(1) Our opportunities are great, but let me warn you, when power outstrips ability, we will fall on evil days. We should develop competency and ability which would help us utilise the opportunities which are now open to us. From tomorrow morning—from midnight today—we cannot throw the blame on the Britishers. We have to assume the responsibility ourselves for what we do. A free India will be judged by the way in which it will serve the interests of the common man in the matters of food, clothing, shelter, and social activities. Unless we root out corruption in high places and root out every trace of nepotism, love of power, profiteering and black marketing, which have spoiled the good name of this country in recent times, we will not be able to raise the standards of efficiency in administration as well as in the production and distribution of the necessary goods of life.
(2) Pandit Jawaharlal Nehru referred to the great contribution which this country will make to the promotion of world peace and the welfare of mankind. The chakra, the Ashoka wheel, which is there in the flag embodies for us a great idea, Ashoka, the greatest of our emperors. Look at the words of H.G. Wells about Ashoka, ‘Highnesses, Magnificences,Excellences, Serenities, Majesties. Among them all, he shines alone a star, Ashoka the greatest of all monarchs.’ He cut into rock his message for the healing of discords. If there are differences, the way in which you can solve them is by promoting concord.Concord is the only way by which we can get rid of differences. There is no other method which is open to us.
(3) We are lucky in having our leader, one who is a world citizen, who is essentially a humanist, who possesses a buoyant optimism and robust good sense in spite of the perversity of things and the hostility of human affairs. We see the way in which his department interfered actively and in a timely manner in the Indonesian dispute. It shows that if India gains freedom, that freedom will be used not merely for the wellbeing of India but for Vishva Kalyana, world peace, the welfare of mankind.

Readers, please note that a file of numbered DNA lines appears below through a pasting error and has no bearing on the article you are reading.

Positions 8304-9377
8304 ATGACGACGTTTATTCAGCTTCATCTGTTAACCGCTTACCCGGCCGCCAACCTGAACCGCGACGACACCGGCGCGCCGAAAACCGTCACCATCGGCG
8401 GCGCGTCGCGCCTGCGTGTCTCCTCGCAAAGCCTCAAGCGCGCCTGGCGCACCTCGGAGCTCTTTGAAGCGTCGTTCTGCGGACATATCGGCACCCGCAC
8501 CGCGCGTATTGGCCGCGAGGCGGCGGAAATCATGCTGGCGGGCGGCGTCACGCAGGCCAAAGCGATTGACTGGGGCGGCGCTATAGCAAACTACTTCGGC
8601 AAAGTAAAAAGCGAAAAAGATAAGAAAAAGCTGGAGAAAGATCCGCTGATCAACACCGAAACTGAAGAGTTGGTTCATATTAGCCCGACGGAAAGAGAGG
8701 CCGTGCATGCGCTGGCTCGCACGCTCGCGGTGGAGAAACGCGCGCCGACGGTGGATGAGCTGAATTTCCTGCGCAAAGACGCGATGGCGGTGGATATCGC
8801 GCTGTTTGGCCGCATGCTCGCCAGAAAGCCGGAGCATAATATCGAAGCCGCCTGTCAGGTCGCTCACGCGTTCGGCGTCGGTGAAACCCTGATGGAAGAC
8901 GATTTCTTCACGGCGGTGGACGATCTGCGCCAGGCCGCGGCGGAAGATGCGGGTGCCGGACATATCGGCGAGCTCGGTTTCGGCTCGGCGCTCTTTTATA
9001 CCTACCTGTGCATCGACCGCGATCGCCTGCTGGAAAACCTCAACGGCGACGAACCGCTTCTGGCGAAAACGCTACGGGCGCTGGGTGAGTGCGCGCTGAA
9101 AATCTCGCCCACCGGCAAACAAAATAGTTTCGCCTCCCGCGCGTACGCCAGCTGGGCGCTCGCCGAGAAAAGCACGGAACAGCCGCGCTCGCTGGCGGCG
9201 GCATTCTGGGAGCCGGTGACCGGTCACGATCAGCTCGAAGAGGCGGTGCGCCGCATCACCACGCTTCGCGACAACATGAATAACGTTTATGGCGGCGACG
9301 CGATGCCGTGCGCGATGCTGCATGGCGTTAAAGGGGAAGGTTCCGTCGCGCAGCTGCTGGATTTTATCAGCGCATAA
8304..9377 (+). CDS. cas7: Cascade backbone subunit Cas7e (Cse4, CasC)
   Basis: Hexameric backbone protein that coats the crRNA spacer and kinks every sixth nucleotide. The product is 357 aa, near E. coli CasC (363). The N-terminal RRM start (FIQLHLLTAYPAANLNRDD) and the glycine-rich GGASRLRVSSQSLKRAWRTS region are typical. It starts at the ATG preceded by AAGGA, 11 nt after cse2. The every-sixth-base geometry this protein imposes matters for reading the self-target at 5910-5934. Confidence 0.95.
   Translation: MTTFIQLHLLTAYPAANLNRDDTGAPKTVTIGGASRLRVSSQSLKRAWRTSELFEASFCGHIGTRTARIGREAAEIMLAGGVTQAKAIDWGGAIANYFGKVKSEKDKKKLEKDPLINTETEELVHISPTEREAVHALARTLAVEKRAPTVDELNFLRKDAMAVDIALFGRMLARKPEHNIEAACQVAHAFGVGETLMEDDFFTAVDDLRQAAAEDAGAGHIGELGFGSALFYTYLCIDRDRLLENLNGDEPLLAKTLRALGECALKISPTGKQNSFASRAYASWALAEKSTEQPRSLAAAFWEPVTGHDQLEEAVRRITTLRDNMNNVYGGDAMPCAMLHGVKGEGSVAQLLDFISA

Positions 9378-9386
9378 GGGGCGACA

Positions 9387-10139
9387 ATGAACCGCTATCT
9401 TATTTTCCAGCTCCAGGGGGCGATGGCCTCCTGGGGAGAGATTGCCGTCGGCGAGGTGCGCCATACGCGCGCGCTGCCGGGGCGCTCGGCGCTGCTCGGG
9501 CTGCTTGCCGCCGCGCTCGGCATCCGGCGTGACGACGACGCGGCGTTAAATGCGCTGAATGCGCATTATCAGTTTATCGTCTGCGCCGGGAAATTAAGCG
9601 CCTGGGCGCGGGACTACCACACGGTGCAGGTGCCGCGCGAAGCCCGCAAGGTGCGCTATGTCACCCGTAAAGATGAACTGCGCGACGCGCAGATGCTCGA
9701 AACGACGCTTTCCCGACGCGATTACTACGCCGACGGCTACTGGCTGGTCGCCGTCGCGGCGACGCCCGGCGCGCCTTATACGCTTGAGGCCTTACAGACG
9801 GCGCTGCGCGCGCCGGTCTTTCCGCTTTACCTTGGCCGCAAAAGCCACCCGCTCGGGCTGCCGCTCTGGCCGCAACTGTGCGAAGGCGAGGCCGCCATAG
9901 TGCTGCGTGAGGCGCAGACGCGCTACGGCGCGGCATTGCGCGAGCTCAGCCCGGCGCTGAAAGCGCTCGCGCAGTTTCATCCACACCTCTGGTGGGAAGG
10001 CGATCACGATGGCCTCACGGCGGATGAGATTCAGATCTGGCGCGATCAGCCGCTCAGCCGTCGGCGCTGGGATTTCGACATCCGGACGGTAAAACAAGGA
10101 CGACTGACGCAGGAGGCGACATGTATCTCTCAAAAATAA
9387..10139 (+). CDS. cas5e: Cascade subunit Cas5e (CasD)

Extract from a speech by Dr Radhakrishnan

On the basis of your reading of the given passage, choose the correct option. 

Question. A free India will be judged by the way in which it will:
(a) utilise the opportunities which are open
(b) blame the Britishers
(c) serve the interests of the common man
(d) raise the standard of efficiency in administration

Answer

C

Question. How can we raise the standards of efficiency in administration as well as in the production and distribution of the necessary goods of life?
(a) By rooting out corruption in high places
(b) By encouraging love of power
(c) By eradicating every trace of nepotism and black marketing
(d) Both (a) and (c)

Answer

D

Question. Based on your reading of the passage, choose the incorrect statement from the following.
(a) Concord is the only way by which we can get rid of differences.
(b) A free India will be judged by the way we will root out corruption in high places.
(c) If India gains freedom, the freedom will be used for the welfare of mankind.
(d) Profiteering and black marketing have spoiled the good name of this country in recent times.

Answer

B

Question. Which of the following explains the phrase ‘root out’?
(a) To find and remove
(b) To mock and laugh
(c) To fight and win
(d) To promote and contribute

Answer

A

Question. ‘We are lucky in having our leader, one who is a world citizen, who is essentially a humanist, who possess a buoyant optimism and robust good sense in spite of the perversity of things and the hostility of human affairs’. Substitute the underlined word with the most appropriate option from the following.
(a) Cheerful
(b) Dull
(c) Cunning
(d) Moody

Answer

A

Read the following passage carefully. 

DEMONETISATION 2016

(1) On 10 November 2016, the Indian government decided to demonetise the 500- and 1,000-rupee notes, the two biggest denominations of the Indian currency system. These notes accounted for 86% of the country’s circulating cash. With little warning, India’s Prime Minister, Narendra Modi announced to the citizenry that these notes would be rendered ineffective with immediate effect. People were given time till the end of the year to deposit or exchange them for newly introduced 2,000 and 500-rupee notes.
(2) The government’s goal was to combat India’s thriving underground economy on several fronts: eradicate counterfeit currency, fight tax evasion (only 1% of the population pays taxes), eliminate black money accumulated from money laundering and terroristfinancing activities, and to promote a cashless economy. Individuals and entities with huge sums of black money acquired from parallel cash systems were forced to take their largedenomination notes to a bank, and account for them satisfactorily and submit the proof of tax paid. If the individual could not provide the proof of making any tax payments on the cash he/she possessed, a penalty of 200% on the tax due was to be imposed.
(3) Demonetisation had a severe impact on the gold market. The extraordinary demand for the yellow metal brought a stiff hike in its cost. However, the government made it mandatory that every buyer had to submit his/her PAN card details for purchases made.